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Slack Technologies S-1 Reveals $250 Million AWS Cloud Deal

San Francisco-based Slack, which announced in February that it had submitted a confidential draft registration statement with the SEC, plans to go public via a direct listing on the New York Stock Exchange instead of through a traditional initial public offering of its shares.

Slack Technologies will pay at least $250 million over five years to Amazon Web Services for cloud computing, according to a new regulatory filing today.

In its S-1 filing, the cloud-based workplace messaging company has an agreement to pay AWS a minimum of $50 million per year from May 2018 through July 2023 for cloud services -- for a total minimum commitment of $250 million under the five-year deal, according to its registration statement filed with the U.S. Securities and Exchange Commission today. Those terms came under an amendment to its existing agreement with AWS in April 2018.

Slack’s remaining minimum payment obligation with AWS was $212.5 million as of Jan. 31. The company said it uses AWS data centers located only in the United States.

San Francisco-based Slack, which announced in February that it had submitted a confidential draft registration statement with the SEC, plans to go public via a direct listing on the New York Stock Exchange instead of through a traditional initial public offering of its shares.

Launched in 2014, Slack has more than 10 million daily active users at 600,000-plus organizations who send in excess of 1 billion messages sent per week, according to its regulatory filing. Those users spend more than 50 million hours in active use of Slack in a typical week through a free or paid subscription plan. Slack said it has more than 88,000 paid customers, while more than 500,000 organizations use its free subscription plan. Its customers include software companies such as Autodesk and Oracle, consumer retail companies such as LVMH and Everlane, financial services companies such as Liberty Mutual and government entities such as NASA Jet Propulsion Laboratory.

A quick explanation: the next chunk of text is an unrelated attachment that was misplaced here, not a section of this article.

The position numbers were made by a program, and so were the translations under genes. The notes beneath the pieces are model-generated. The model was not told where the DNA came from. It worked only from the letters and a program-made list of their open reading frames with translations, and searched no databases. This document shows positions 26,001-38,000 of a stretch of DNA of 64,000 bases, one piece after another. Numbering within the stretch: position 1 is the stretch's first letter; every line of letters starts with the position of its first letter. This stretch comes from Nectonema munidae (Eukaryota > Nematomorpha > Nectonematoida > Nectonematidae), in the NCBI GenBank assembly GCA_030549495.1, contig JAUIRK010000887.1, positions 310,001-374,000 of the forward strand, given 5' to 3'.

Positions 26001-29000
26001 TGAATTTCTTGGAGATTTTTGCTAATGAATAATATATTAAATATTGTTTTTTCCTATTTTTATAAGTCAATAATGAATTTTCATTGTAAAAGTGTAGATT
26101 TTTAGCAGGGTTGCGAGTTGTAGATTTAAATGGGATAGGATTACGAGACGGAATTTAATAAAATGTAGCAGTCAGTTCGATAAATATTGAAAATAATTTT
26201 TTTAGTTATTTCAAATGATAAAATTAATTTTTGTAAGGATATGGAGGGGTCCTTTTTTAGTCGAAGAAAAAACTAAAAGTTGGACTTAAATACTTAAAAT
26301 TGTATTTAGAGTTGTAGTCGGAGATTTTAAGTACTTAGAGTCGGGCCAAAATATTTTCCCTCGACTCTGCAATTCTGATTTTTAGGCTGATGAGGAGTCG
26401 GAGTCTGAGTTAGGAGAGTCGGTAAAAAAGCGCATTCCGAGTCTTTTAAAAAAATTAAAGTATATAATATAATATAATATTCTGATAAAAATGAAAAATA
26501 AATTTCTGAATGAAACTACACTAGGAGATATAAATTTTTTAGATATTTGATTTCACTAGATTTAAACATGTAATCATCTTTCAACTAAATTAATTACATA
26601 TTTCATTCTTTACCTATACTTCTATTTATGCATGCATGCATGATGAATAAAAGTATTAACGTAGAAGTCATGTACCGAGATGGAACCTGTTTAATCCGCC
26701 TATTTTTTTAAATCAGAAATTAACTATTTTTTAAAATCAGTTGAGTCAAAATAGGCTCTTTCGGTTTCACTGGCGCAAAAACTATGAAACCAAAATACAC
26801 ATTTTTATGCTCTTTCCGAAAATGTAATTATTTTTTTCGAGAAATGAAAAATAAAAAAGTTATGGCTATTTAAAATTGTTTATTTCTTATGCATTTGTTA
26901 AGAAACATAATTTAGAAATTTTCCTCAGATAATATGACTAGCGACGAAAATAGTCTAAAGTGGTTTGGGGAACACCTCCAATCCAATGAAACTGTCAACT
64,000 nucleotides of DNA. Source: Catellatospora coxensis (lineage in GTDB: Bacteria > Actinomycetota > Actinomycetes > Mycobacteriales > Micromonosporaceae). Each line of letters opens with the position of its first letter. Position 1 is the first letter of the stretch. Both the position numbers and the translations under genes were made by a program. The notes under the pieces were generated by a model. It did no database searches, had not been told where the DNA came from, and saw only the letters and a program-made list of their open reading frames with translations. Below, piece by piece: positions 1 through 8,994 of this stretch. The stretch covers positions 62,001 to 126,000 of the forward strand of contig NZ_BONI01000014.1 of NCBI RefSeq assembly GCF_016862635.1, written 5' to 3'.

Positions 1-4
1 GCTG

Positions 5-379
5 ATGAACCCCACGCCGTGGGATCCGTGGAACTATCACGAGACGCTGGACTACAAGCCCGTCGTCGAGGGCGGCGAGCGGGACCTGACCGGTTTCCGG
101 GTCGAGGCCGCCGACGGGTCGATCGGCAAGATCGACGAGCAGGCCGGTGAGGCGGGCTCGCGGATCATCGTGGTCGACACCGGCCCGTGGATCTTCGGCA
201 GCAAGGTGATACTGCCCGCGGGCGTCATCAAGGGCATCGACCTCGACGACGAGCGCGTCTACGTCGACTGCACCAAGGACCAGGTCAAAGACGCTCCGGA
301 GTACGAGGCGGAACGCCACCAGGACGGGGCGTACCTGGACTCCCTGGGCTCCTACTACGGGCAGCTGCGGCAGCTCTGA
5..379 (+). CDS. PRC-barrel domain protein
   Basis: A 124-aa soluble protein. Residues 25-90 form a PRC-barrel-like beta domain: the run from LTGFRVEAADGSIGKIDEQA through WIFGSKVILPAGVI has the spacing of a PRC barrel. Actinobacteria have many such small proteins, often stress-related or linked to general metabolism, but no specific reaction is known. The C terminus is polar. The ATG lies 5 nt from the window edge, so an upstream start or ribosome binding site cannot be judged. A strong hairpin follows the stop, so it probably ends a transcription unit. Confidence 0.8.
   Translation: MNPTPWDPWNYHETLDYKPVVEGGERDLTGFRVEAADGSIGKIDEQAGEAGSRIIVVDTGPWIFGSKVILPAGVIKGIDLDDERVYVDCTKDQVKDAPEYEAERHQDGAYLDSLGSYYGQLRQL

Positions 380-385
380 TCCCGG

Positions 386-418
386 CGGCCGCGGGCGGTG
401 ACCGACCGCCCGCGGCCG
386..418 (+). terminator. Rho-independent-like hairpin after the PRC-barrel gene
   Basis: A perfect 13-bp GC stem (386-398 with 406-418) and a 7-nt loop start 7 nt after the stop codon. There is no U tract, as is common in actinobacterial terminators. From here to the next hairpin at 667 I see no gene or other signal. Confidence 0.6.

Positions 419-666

Slack reported revenue of $105.2 million, $220.5 million and $400.6 million for fiscal years 2017, 2018 and 2019, respectively, representing year-over-year growth of 110 percent and 82 percent. It sustained net losses of $146.9 million, $140.1 million and $138.9 million in those years.

The company noted its continued business investments to capitalize on its market opportunity.

“Our net losses have been decreasing as a percentage of revenue over time, as revenue growth has outpaced the growth in operating expenses,” the company said.

Last August, Slack announced an additional $427 million funding round under a deal that valued the company at more than $7.1 billion. It previously had raised $841 million.

Slack follows ride-sharing company Lyft and image-sharing social media platform Pinterest in announcing its AWS cloud deal terms in its registration statement.

Lyft last month disclosed a commitment to spend at least $300 million on AWS services from 2019 through 2021, with a minimum of $80 million in each of the three years. Pinterest, which also uses only AWS, has a six-year deal that requires it to spend at least $750 million on cloud infrastructure services through July 2023, according to its S-1 regulatory filing submitted to the SEC last month.

Meanwhile, The Information, a technology news website, yesterday reported that technology giant Apple dramatically cut its expenditures for cloud computing from AWS last year by nearly 50 percent -- to approximately $370 million from $775 million in 2017. CNBC previously had reported that Apple is spending more than $30 million per month for cloud computing from AWS, putting it on track to spend upward of $360 million this year for the services.

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